The very first impression of The Love Diet by Shonali Sabherwal india's best nutritionologist was of disappointment as the book was of questionable quality. Considering that it comes with a 250 Indian rupee price tag ( that's approximately a little now than 4 US dollars), I was disappointed at the off white or rather brownish paper and the less than premium front cover that the book featured. The paper brightness severely affects and compromises the readability and the feel of the book. What surprised me further is the fact that the book came from the stables of a globally reputed publishing house such as Random House. The book reflects very badly on them a degree greater than it does on anyone else.
But then again a book must not be judged by it's cover or it's paper quality alone but by the quality of the matter it's pages contain. Ms Shonali starts off with a lengthy description of the eastern history of medicine and it's many interpretations be it the yin and yang from China or the chakras from India. She goes on to elaborate the need for balance of forces and how food can achieve it and how food can in turn affect and alter your essential balance. Now history and information is good but where it goes out of hand is when it lasts for almost two thirds of the book and that's when it borders and then slowly crosses into rhetoric. She goes on and on about the nature of relationships and out of place rhetorics about mind and body and the healing power of the soul. Almost always they are the things that we are constantly hearing. But she does have some interesting sections of popular myth busting and much needed classifications on food habits.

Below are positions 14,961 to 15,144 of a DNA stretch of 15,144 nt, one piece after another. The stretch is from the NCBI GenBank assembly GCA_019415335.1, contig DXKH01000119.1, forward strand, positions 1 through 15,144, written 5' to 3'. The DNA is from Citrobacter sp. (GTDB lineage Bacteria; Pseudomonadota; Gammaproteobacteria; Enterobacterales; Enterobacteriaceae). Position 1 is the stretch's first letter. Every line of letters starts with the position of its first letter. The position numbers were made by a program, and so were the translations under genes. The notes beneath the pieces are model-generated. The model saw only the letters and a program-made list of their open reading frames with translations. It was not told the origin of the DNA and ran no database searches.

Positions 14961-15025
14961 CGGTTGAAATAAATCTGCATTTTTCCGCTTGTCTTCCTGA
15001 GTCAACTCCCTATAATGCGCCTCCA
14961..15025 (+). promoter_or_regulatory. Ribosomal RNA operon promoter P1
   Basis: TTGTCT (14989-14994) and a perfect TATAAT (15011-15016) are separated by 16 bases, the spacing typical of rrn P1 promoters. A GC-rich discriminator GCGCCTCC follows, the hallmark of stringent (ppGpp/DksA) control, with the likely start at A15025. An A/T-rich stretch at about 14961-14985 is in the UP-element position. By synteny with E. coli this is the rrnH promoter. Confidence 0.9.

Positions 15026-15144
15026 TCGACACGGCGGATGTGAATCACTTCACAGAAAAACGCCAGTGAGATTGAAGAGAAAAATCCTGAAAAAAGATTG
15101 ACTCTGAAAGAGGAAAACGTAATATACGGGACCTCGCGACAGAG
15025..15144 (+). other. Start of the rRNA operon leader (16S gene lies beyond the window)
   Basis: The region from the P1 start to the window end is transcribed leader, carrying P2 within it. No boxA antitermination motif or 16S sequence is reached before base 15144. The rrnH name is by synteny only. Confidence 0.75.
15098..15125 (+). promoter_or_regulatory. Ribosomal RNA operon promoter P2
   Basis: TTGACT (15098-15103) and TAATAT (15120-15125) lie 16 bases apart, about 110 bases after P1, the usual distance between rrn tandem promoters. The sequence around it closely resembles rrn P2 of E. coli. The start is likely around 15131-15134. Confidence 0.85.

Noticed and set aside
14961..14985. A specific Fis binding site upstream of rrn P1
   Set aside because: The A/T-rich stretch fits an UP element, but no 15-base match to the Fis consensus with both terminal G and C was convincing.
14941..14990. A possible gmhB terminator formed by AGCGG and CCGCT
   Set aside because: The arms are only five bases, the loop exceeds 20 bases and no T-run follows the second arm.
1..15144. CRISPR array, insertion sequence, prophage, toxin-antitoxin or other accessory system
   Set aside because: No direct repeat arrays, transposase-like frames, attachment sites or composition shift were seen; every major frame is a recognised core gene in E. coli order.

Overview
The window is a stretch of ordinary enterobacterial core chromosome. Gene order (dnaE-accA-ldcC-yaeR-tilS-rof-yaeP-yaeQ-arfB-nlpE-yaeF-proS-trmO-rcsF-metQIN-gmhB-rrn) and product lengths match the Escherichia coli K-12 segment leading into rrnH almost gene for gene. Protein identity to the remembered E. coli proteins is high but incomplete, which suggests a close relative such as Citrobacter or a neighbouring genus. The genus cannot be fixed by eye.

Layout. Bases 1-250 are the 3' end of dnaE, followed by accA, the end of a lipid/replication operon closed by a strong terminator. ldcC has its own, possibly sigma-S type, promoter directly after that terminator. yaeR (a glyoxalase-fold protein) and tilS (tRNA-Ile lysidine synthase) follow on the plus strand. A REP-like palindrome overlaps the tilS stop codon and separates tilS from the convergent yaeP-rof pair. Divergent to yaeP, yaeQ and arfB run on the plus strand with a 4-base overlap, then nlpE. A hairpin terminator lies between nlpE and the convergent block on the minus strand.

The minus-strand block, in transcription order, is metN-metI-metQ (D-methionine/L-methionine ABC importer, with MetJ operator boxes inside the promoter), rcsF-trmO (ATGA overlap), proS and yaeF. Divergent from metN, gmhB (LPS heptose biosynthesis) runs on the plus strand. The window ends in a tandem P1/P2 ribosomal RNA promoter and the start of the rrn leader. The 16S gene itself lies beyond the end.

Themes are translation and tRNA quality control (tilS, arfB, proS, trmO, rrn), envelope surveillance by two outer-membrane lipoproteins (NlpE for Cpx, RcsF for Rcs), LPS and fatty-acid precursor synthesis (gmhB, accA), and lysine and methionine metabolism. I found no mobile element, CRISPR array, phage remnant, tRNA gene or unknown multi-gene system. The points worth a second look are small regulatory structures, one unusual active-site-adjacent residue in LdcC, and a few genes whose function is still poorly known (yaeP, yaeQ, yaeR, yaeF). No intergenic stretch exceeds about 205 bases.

The 130 page rhetoric lecture does finally move into the much awaited section on recipes of love and healing. Some them are quite interesting and not mention extremely delicious and mouth watering even on paper. Fascinating. If you ask me this is what I will say as the most appealing part of the whole book is to me. This is what the book was about and what all the drum roll led up-to. But again here I feel that much more could have been done. Brief descriptions of how the recipe works and why it's a love dish could have be more promising and useful than all of the 130 page rhetoric on things that already everyone knows and nobody gives a damn about.
My final verdict for the book is simple, it's not all a waste of money and effort. But at the same time much more could have be done to make the book a far better one. Frankly the book just feels out of place in it's avatar, its a coffee book trapped in a textbook. Random house turned what is clearly a coffee table book containing a lot of colorful dishes and their recipes complete with short meaningful descriptions of how they enhance you and your love into pages and pages of bubbling rhetoric on a less than impressive packaging.